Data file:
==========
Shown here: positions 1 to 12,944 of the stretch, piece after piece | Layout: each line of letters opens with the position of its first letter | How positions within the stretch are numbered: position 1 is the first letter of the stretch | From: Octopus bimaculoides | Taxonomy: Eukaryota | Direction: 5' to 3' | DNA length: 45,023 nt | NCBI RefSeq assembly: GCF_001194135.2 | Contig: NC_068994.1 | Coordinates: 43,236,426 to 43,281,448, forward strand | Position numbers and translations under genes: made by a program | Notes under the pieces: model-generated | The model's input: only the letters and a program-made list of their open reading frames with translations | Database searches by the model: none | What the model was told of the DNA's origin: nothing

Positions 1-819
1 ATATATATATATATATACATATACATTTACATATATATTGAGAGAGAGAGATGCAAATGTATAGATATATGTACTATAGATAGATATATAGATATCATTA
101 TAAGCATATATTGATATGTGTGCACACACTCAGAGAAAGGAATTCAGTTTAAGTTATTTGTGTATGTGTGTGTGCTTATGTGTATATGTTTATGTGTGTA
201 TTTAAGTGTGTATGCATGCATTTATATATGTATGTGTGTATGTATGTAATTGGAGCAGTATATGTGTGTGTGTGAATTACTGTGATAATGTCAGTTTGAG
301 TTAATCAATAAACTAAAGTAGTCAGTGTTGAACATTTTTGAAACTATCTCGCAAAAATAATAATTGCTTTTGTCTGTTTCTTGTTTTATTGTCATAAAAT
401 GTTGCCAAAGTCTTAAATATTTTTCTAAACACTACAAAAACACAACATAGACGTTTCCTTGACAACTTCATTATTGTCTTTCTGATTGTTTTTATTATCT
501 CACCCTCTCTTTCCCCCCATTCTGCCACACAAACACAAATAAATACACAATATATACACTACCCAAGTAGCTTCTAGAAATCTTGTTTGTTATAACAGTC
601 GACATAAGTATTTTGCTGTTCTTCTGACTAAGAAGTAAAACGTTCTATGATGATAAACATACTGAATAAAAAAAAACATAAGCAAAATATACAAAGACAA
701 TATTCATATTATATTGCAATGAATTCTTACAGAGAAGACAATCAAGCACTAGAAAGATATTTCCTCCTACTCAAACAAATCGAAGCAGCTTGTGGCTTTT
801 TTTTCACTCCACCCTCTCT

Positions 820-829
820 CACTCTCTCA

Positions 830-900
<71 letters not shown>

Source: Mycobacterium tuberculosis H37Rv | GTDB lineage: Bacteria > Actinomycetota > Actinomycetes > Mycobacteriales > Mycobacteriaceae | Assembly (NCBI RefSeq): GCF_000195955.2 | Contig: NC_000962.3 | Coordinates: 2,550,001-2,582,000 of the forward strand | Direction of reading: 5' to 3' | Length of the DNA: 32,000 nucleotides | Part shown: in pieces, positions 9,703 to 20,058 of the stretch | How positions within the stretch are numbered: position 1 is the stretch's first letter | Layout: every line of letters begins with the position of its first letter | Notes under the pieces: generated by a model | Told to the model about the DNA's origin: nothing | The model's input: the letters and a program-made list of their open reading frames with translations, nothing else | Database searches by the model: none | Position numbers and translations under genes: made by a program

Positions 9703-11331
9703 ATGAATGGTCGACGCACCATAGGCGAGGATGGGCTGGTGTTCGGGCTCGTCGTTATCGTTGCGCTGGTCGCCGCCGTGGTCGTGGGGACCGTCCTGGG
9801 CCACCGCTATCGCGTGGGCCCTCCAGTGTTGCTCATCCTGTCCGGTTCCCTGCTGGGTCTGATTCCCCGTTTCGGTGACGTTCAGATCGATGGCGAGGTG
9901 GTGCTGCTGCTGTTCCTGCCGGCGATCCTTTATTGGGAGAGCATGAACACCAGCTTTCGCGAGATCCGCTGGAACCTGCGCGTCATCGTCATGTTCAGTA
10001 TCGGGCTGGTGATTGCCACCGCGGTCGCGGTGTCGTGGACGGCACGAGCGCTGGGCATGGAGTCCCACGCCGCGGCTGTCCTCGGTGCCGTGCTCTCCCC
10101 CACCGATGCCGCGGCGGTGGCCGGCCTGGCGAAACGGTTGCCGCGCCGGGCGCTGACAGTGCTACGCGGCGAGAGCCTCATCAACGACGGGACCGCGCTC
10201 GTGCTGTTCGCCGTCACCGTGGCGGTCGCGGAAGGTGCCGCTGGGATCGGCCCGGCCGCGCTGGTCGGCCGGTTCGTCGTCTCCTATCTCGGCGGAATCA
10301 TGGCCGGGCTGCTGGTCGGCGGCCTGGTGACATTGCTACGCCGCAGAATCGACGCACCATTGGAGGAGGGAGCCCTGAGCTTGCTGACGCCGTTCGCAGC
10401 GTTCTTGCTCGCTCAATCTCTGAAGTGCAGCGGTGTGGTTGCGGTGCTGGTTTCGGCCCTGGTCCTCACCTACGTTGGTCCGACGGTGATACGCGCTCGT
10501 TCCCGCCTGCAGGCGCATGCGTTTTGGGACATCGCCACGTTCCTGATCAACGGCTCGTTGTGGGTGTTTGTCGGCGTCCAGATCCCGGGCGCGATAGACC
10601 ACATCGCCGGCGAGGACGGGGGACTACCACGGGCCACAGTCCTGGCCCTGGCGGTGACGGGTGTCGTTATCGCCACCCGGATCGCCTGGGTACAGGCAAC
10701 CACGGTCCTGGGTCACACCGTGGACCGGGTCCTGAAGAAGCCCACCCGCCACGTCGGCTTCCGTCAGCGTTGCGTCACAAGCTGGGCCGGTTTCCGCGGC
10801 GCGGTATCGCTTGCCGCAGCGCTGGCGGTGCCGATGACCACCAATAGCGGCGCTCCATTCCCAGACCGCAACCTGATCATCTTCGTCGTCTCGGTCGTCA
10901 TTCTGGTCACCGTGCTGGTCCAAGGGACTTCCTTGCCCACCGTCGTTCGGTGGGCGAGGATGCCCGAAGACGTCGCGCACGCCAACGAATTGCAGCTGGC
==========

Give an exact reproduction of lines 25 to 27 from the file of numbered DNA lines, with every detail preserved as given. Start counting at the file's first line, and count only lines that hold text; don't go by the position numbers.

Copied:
10401 GTTCTTGCTCGCTCAATCTCTGAAGTGCAGCGGTGTGGTTGCGGTGCTGGTTTCGGCCCTGGTCCTCACCTACGTTGGTCCGACGGTGATACGCGCTCGT
10501 TCCCGCCTGCAGGCGCATGCGTTTTGGGACATCGCCACGTTCCTGATCAACGGCTCGTTGTGGGTGTTTGTCGGCGTCCAGATCCCGGGCGCGATAGACC
10601 ACATCGCCGGCGAGGACGGGGGACTACCACGGGCCACAGTCCTGGCCCTGGCGGTGACGGGTGTCGTTATCGCCACCCGGATCGCCTGGGTACAGGCAAC